Don’t breastfeed.

After reading through yesterday’s questions, I’ve decided to assume that the women who take offense to the “Are You Nursing” question are the ones who don’t nurse. This makes me sad, but I don’t blame them.

I may have nursed all of my kids for right around a miserable year, but I have a number of close friends and family members who either didn’t nurse for long, or opted for the bottle from go, and personally, I’m all for that. Hey, have you ever tried to nurse a third child while potty training the second? It’s like giving yourself an enema then trying to sit through Avatar without making any bathroom runs. Misery.

I know there are women out there who consider breastfeeding a religion, but I’m not one of them. Personally, my own dear mama was no dairy cow and only nursed me for a few months. Hey, look how happy I turned out. Scored high (enough) on the ACT, got a hot husband, I can do basic math and balance a check book–the lasting effects really haven’t been too terrible.

If mom’s who choose not to nurse, or who can’t nurse, feel like they’re going to be judged by women who can and do, then we’re not doing our job as fellow mothers. Who are we to throw stones, or try to convert someone who isn’t a good nursing fit? We’re not all dairy cows, people, no matter what the books say. I know plenty of Red Angus that made amazing mothers, despite a low milk supply.

Personally, I’m looking ahead to #4 and I can tell you right now, I’ve seriously considered the pro’s and con’s of giving the girls a rest on this one. June was miserable to nurse, I made it ten months and felt like I deserved some kind of golden brazier as a trophy.

(Of course, Dave Ramsey says formula is expensive, and it does seem like a waste of perfectly good homegrown cream. And I hate dishes and I’m lazy. I also like the calorie sucking bonus.  If I end up  nursing or not, it will be for purely selfish reasons either way. So shoot me)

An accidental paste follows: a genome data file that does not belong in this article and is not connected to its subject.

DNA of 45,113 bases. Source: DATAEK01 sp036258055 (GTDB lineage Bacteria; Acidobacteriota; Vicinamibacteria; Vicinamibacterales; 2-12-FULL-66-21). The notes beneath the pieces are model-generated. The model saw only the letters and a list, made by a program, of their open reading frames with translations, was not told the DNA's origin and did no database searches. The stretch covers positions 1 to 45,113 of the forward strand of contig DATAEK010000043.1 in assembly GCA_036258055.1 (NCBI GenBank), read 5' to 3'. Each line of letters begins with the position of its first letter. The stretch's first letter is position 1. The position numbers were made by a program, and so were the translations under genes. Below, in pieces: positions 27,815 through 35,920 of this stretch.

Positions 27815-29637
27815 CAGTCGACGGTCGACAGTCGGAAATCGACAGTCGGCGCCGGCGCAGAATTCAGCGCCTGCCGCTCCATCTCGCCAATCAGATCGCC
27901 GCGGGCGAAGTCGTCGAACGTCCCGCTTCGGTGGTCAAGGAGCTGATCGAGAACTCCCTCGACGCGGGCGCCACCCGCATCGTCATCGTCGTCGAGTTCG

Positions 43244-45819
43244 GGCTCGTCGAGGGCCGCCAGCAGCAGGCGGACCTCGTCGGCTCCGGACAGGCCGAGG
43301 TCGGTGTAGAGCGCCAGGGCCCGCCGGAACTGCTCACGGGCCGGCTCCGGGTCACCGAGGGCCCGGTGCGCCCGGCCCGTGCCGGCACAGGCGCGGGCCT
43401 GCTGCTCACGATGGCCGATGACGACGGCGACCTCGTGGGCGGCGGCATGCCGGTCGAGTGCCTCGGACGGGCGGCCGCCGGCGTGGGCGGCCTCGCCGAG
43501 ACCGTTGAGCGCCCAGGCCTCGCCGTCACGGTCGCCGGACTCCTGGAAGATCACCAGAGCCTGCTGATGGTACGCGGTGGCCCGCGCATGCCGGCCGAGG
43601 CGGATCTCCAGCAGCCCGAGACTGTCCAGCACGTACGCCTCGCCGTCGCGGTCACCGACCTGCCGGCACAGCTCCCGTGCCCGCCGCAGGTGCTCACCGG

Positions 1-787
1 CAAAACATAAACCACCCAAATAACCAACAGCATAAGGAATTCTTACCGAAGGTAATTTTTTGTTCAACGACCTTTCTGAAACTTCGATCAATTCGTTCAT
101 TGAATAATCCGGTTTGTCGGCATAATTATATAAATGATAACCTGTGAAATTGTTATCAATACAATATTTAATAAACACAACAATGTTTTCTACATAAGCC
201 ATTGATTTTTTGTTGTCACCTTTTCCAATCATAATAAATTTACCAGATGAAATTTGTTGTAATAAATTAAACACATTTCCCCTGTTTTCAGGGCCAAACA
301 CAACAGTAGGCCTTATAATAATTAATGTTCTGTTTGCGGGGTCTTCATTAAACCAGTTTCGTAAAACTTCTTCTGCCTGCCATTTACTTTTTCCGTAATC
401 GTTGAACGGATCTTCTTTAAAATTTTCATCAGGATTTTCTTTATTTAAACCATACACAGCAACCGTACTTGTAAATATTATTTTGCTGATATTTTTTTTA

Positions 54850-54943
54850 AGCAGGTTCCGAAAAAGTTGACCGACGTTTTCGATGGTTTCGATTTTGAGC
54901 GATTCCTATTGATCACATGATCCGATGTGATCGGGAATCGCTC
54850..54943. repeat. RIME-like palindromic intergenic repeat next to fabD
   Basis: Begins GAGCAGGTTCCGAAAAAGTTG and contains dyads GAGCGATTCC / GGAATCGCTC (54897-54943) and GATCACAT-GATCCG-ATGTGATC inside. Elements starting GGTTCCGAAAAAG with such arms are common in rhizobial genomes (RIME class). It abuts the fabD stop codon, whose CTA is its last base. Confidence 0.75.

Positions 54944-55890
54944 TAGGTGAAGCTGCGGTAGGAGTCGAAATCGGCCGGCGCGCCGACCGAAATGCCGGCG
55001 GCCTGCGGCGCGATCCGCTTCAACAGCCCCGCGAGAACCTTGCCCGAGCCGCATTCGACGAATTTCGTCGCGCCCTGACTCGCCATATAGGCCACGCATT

Let’s all support each other. This decision isn’t easy, and being a new mom is hard enough without feeling inadequate because of a few milk glands.  So I’ve decided that they’re right, it’s nobody’s business to ask, and it’s nobody’s business to judge why or why not a woman chooses to nurse.

And in the future, I will only ask about breastfeeding if a woman pulls out her breasts. (Hopefully the answer will be yes.)


  1. Oh my gosh. I just watched that segment. Amanda Dickson smiled WAY TOO MUCH. Like enough that I want to knock my head against the wall.

  2. If I would have known what nursing would have done to my ladies, I might have considered dropping some cold hard cash towards the formula. But look on the bright side, they’re flat and long enough to be used as ping pong paddles, hence saving me money when I buy a ping pong table. Momma will use her own paddles, thank you very much. How does Mr Ramsey like that?

  3. ann cannon says:

    GREAT summary, Annie. I love the idea that women can support each other’s choices, even when they disagree.

    It’s true what your readers say, too. You were the hottest of the three with excellent hair AND heels.


  4. My mom couldn’t nurse and her dr. told her “Hooray for the cow!” And when my dudes had a hard time nursing, she said the same thing to me. Either way, you’re right. New mommies don’t need the added pressure of people judging them for nursing/not nursing. We all do our best, right?

  5. Oh I don’t think people need to get as worked up as they do.
    I think it is funny that the ones who don’t nurse get offended. But like you said, who are we to judge.
    I was nursed for 6 weeks and I am pretty smart. I think. We all worry about what the baby will be missing out on blah blah blah, but I think a bigger issue is how we raise them. Not everyone can breastfeed, but we all can turn off the TV and play with our kids.

  6. Amen. I nursed all 4 of my kiddos up until they were ready to be weaned off to solid food & a sippy cup (about 12 months.) I so do NOT judge my friends who couldn’t / wouldn’t do the same. And I definitely know people who had happier healthier babies AFTER they made the switch to the bottle. Nursing really isn’t for everyone. I judge feel sorry for the gals buying formula because Dave ramsey’s right… EXPENSIVE! Of course… my trips to the Dr. for mastitis & prescriptions for antibiotics probably added up too.

  7. OMG… I did not mean to type “judge feel sorry”. JUST feel sorry… Sheesh- wasn’t I just saying I don’t judge?

  8. Yes! I completely agree. And adore you, as you know.